Memories run deep for large family in Westbrook
BY CHERI McSPADEN
WESTBROOK—"Who got in the most trouble when we were kids? Not me, I was always an angel."
Before Donald Nelsen could utter the words, six of his brothers and sisters had already answered the question by pointing at him.
"Maybe you’d better put a question mark behind that," admitted Donald.
"I used to take Donald by the suspenders and hang him on coat hooks, because he’d tramp on a floor I’d just scrubbed," Ethel said.
At 90 years old, Ethel is not the oldest sibling in the room. Of the 12 Nelsen children, 10 are still alive, and six live in Westbrook. Donald is visiting from Texas.
In the entire group, there’s not one bachelor or bachelorette. With all their offspring, a complete family reunion at any one house would be impossible, so every August they meet in a park for a picnic. The first year, the 130 who gathered were only about half the family.
When their father, Ned, died in 1980, he already had 87 direct descendants. Donald and Vivian are tied for the most grandchildren at 17 each. The record for the most greatgrandchildren goes to Ethel, with 42. Before there was even a town called Westbrook, Ned Nelsen walked up from Alta, Iowa, near Storm Lake, to buy the farm. His children all heard the story of how he walked with a bobsled, and had to sleep under it a night or two on the trip north.
Most of the siblings have vivid recollections of the original farmhouse. Before it was torn down, they’d wake up in winter to find snow on their beds.
"I remember getting out of bed and stepping in a little snowdrift on the floor," added Ethel. "And I remember we used to jump from the hayloft onto the hard ground. I’m surprised no one had broken bones."
Almost every Sunday they walked the three or four miles to their uncle’s house. The group consensus is that the family was so close because they didn’t have all the distractions that kids have today. They spent a lot of time just visiting.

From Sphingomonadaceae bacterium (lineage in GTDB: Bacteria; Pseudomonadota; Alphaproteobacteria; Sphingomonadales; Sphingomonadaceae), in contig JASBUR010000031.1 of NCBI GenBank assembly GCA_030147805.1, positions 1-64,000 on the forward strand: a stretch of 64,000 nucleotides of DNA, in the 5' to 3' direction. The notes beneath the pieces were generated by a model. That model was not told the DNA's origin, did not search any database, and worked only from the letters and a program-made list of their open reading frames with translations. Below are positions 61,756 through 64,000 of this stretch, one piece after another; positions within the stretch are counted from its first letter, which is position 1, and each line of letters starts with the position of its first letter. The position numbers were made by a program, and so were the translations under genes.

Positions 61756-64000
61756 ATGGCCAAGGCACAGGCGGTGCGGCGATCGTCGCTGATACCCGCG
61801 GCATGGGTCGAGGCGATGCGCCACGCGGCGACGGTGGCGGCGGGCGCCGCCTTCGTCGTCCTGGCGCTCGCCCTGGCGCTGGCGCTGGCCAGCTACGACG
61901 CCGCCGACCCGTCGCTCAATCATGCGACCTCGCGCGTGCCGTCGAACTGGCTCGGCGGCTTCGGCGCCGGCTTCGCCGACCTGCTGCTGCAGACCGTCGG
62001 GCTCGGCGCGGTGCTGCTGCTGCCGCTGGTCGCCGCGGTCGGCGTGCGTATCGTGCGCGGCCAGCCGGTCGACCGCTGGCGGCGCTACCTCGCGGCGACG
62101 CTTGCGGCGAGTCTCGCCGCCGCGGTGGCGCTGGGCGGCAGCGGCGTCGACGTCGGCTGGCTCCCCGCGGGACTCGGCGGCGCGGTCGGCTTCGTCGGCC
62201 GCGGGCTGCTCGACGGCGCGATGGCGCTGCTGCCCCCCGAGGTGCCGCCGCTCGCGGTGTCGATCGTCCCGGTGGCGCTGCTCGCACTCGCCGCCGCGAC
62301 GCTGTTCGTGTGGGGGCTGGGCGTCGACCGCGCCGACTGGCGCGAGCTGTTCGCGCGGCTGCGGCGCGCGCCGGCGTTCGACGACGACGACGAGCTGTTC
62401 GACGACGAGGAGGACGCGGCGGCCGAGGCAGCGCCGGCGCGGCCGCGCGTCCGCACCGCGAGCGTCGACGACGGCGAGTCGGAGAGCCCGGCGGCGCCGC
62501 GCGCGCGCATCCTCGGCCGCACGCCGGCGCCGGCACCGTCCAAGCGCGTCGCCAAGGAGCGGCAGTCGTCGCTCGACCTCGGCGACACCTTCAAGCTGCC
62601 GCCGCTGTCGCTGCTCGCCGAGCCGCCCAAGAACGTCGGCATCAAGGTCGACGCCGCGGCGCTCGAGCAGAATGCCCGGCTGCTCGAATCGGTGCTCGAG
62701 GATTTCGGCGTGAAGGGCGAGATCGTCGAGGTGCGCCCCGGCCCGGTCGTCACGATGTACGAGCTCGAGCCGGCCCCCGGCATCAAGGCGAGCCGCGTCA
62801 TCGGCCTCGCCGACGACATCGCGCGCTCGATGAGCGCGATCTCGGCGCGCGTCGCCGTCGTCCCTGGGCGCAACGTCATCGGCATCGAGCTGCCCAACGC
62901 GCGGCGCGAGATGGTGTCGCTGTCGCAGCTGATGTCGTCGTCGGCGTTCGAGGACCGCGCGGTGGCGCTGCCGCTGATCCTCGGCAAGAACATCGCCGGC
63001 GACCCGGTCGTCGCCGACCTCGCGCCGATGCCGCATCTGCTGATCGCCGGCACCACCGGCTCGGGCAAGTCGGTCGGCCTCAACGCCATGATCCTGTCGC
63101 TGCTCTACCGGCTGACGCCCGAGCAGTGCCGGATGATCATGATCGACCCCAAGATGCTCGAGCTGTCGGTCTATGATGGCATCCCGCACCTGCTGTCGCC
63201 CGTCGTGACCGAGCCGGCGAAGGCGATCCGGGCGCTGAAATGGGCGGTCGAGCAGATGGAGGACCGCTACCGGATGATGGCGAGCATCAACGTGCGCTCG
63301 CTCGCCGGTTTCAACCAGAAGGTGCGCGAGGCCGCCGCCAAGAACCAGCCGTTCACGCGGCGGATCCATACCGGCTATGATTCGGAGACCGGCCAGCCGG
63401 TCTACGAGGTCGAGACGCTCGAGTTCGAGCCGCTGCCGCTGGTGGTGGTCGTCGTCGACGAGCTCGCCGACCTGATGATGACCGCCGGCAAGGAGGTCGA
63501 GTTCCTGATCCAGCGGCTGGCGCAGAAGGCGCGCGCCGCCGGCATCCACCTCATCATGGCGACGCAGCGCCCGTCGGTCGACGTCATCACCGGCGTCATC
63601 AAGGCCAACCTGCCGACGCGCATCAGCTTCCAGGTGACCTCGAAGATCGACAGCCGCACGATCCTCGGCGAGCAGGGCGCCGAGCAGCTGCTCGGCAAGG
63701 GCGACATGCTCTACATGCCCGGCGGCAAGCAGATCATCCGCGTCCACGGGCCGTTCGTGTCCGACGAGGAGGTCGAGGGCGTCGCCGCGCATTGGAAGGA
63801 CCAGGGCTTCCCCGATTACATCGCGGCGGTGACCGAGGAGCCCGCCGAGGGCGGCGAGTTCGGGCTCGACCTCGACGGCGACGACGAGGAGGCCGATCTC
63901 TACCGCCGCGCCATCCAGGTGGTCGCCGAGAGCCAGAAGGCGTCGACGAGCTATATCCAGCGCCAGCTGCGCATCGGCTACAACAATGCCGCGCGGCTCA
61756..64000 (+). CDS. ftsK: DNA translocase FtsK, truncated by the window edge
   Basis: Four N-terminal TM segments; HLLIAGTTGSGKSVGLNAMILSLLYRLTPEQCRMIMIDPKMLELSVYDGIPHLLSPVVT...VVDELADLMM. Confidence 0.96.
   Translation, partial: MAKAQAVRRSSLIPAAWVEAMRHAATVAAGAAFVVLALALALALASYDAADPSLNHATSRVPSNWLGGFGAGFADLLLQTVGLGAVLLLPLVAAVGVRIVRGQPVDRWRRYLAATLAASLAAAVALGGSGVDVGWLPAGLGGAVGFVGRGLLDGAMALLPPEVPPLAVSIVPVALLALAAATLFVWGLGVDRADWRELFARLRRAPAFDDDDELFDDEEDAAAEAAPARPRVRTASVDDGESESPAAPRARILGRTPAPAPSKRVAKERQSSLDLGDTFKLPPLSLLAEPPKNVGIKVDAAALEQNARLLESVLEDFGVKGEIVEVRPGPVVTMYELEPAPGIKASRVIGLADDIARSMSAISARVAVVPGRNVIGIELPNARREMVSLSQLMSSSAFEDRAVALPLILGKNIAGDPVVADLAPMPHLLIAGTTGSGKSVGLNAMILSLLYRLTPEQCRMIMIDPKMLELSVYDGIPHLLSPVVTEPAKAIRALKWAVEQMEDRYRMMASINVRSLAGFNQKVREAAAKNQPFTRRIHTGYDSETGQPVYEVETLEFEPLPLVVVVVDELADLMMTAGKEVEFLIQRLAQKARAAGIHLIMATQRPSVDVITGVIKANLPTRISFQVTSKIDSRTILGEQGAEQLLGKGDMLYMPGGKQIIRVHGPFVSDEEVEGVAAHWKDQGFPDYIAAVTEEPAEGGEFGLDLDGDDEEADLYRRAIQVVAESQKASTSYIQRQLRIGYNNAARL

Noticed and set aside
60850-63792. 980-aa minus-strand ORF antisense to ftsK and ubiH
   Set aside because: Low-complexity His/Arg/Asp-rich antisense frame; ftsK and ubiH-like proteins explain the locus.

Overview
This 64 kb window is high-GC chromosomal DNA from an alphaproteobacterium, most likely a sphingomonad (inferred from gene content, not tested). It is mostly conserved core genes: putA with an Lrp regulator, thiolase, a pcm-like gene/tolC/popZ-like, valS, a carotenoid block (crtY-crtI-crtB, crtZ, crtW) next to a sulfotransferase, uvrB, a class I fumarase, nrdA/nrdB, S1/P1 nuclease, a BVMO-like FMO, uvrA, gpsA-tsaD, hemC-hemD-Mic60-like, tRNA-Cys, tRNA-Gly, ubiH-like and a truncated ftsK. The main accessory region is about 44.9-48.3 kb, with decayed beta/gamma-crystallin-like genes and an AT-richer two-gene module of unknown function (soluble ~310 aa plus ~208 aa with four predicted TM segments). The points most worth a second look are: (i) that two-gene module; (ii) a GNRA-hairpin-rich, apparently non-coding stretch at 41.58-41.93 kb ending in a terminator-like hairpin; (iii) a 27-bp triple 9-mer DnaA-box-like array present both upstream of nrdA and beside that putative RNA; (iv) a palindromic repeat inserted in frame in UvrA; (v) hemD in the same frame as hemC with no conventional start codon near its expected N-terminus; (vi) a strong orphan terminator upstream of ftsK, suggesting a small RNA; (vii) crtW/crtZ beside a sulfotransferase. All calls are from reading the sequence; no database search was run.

"I remember the big trip was going to the Windom fair," said Leslie. "We’d have to buy a battery and two new tires just to go 28 miles, and we had to carry a pump and a tire patching kit."
"Didn’t Dad get his first car in 1917?" asked Vera.
Leslie nodded and said, "That car could pull anything these small tractors could pull."
Their father had to walk behind the plow and the cultivator. Most of the family picked and shucked corn by hand. Their mother, Anna, canned all the beef, pork and chicken, since there was no refrigeration. She made homemade soap, and her sewing included not just dresses for the girls, but family coats and snowsuits.
Along with boots and shoes, packages of assorted fabric remnants were ordered from catalogs. Some clothes were fashioned from flour sacks, which were made of printed fabrics.
Lloyd lived on the home place for 60 years before passing it along to his daughter. The group remembers that Lloyd was the first one to bring home an early model radio that used A, B, and C batteries. Anyone who could get their chores done in time listened to "Amos and Andy" and "Jack Armstrong, All American Boy."
The first to leave the nest was Amy, who earned $70 a month to teach school for three years before she got married.
"Ask her who was her best student," Donald said, and after the group laughed, they reminded him that when he had Amy as a teacher, he had to call her Miss Nelsen.
Leslie added, "When I was in eighth grade, my teacher was only two years older than me. She gave me a nickel a day for hauling in coal, and a nickel a day for hauling in water. I started her Model-T for her, but I guess that was on the house. I jacked up the hind wheel to crank the engine."
Ethel, a nurse for 28 years, appreciates modern conveniences, but she has fond memories of her younger years.
"Amy and I rode a horse and buggy into town for school. We heated up a stone in the oven to put at our feet in the buggy, and we covered ourselves with a rubberized horse blanket. To keep the house warm, we burned cobs in the wood stove. You’d see that get red. I think it was cozy. There are things that are nostalgic."
Worthington Daily Globe
Saturday, July 19, 1997